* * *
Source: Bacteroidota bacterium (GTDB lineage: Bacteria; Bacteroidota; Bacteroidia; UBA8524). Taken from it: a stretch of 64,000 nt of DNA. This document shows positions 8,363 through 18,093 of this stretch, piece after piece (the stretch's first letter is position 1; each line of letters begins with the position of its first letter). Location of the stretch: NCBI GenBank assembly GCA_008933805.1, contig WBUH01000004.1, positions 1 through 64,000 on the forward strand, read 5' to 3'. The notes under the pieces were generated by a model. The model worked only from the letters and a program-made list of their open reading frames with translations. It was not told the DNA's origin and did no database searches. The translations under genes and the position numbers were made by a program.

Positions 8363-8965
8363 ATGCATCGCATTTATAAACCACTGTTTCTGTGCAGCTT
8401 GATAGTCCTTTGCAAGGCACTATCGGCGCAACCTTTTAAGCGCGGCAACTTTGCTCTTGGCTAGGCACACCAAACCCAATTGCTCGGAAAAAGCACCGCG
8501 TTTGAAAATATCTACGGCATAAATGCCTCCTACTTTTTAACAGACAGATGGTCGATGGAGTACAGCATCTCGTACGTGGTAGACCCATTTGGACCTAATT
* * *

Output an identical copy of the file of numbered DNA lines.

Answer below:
Source: Bacteroidota bacterium (GTDB lineage: Bacteria; Bacteroidota; Bacteroidia; UBA8524). Taken from it: a stretch of 64,000 nt of DNA. This document shows positions 8,363 through 18,093 of this stretch, piece after piece (the stretch's first letter is position 1; each line of letters begins with the position of its first letter). Location of the stretch: NCBI GenBank assembly GCA_008933805.1, contig WBUH01000004.1, positions 1 through 64,000 on the forward strand, read 5' to 3'. The notes under the pieces were generated by a model. The model worked only from the letters and a program-made list of their open reading frames with translations. It was not told the DNA's origin and did no database searches. The translations under genes and the position numbers were made by a program.

Positions 8363-8965
8363 ATGCATCGCATTTATAAACCACTGTTTCTGTGCAGCTT
8401 GATAGTCCTTTGCAAGGCACTATCGGCGCAACCTTTTAAGCGCGGCAACTTTGCTCTTGGCTAGGCACACCAAACCCAATTGCTCGGAAAAAGCACCGCG
8501 TTTGAAAATATCTACGGCATAAATGCCTCCTACTTTTTAACAGACAGATGGTCGATGGAGTACAGCATCTCGTACGTGGTAGACCCATTTGGACCTAATT